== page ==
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Man of the House

So, you are the man of the house! You think you are invincible, or at least that you are expected to be.

As Mr. Invincible, you must support the family financially as the provider, physically as the protector and emotionally as a counsellor. You work hard, earn the right to play hard and never show any signs of weakness.

Whatever you do, you would never let on that you could lose your job, that money is tight, that you aren’t sleeping, your blood pressure is through the roof, that you have headaches or that your eye is twitching all day!

If this doesn’t sound like you or your husband, father or son, then congratulations it is likely that you have a balance in your lives that promotes physical and emotional wellbeing.  

You place a priority on eating well, exercising regularly, relaxing often, meditating daily, minimizing stress, expressing your emotions, communicating with your partner and contributing to society. The challenge for society is that as a man being in balance means you are in the minority.

However, if you are living your life anything like ‘Mr Invincible’ is, then it is your health and wellbeing that is the likely scapegoat.  

We men are our own worst enemy. We incessantly try to create the perception that we are strong, healthy and in control, even if we are not. 

We often cover up the early signs of both physical and mental illness, because we perceive it to be a weakness of character and a flaw to be frowned upon.

Unfortunately our society’s medical model is also often supportive of this attitude, regularly focussing on hiding the symptom of such issues, rather than treating the cause. 

Perhaps this is why there is a multi-million dollar industry built around drugs designed to help us get to sleep at night.  

It is also difficult to change an inherent attitude that has been developed since an early age. I am confident that I can categorise both my father, and his father in the above descriptions. So what chance did I have? 

‘Mr Invincible’ is very noble but often misguided in his intentions; indeed pride and ego are most likely the motivating forces.

Unfortunately all good intentions are not always healthy or sustainable. 

Perhaps ‘Mr Invincible’ is
infact ‘Mr Vulnerable’!  

An understanding of the destructivity of stress in our lives is essential to minimise our vulnerability to ill health caused by it. 

Stress in our lives is often deceptive and this can be damaging, as we often unaware it exists. The list of stressful causes is endless and includes relationships, finances, peer pressures and work.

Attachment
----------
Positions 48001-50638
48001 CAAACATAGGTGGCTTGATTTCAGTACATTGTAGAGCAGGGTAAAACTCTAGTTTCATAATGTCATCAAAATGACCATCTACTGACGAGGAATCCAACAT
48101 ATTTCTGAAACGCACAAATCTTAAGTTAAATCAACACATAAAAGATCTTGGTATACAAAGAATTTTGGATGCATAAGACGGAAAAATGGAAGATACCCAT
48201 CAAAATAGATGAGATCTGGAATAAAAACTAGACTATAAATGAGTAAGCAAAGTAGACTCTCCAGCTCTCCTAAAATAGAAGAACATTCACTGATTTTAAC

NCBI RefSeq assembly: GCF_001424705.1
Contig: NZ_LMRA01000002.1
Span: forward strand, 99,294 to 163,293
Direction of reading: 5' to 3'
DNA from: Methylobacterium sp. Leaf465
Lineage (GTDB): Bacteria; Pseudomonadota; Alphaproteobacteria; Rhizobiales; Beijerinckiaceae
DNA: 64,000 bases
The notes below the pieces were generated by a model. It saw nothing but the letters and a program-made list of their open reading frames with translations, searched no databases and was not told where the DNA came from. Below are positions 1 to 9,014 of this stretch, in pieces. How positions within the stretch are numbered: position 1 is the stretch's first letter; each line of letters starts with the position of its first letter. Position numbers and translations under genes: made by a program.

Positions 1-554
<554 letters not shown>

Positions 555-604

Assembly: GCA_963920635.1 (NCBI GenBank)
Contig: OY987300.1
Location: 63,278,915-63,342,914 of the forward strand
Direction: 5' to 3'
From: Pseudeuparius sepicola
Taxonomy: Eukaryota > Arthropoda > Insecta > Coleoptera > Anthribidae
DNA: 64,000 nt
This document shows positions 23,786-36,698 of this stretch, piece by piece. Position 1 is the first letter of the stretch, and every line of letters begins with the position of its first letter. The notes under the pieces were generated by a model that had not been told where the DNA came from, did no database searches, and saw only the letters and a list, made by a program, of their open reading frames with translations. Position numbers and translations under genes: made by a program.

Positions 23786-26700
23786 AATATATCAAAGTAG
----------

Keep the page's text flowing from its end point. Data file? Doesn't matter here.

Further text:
A poor diet and lack of exercise are the obvious contributors, but there are a long list of side effects caused by exposure to stress including anxiety, depression, panic disorders, high blood pressure, heart disease, headaches, insomnia, fatigue, irritability and anger.

The most alarming of symptoms of stress are those that cause unpredictable changes to our normal body functions. Heart palpitations, pounding or racing, high blood pressure, shallow and rapid breathing, light headedness, excessive sweating, cold hands and feet, frequent urination and diarrhoea.

More acute symptoms can include digestive disorders such as irritable bowel syndrome, blood sugar disorders, impotence in men, body aches and pains, back and neck pain, headaches, generalised tension and stiffness in the muscles, jaw clenching, teeth grinding and musculartics or twitches are other signs.

Finally behavioural changes such as a change in sleep patterns, loss of motivation in otherwise driven people, loss or gain of appetite, nail biting and loss of libido can also occur. It is an unfortunate reflection on society that many of these symptoms are trivialised. 

Do you or any your loved ones have any of these signs or symptoms? 

If so, you need to recognise that aspects of your life require change and if you are unsure, seek advice from professionals.

For males it actually takes a bigger man to seek help, rather than to suffer silently. This will ultimately lead to a greater demise that takes your capacity to take responsibility out of your own hands at a later stage.  

Having identified the stresses, you will then need to act and commit to change.

There is many ways of positively influencing your wellbeing including eating a more balanced diet, drinking less alcohol and exercising more. Other stress management techniques include meditation, talking to your partner, confronting your boss, seeking professional help and taking regular holidays.

Changing your thinking towards a healthier lifestyle also includes accepting that regular medical assessment is essential. Yes, this means guys actually going to the doctor for a regular check up and chat.

I am not suggesting that we should all throw in our jobs, give away the booze, and go and sit on a mountain for 12 months meditating. 

I am as drawn to an indulgent meal and a great bottle of red as the next guy, especially at the end of a stressful week.

The key is to recognise stress and implement strategies such as better diets, more exercise and greater all round balance so you can live a happy and healthy life, for a long time. 

Last modified on Wednesday, 25 January 2012 11:46
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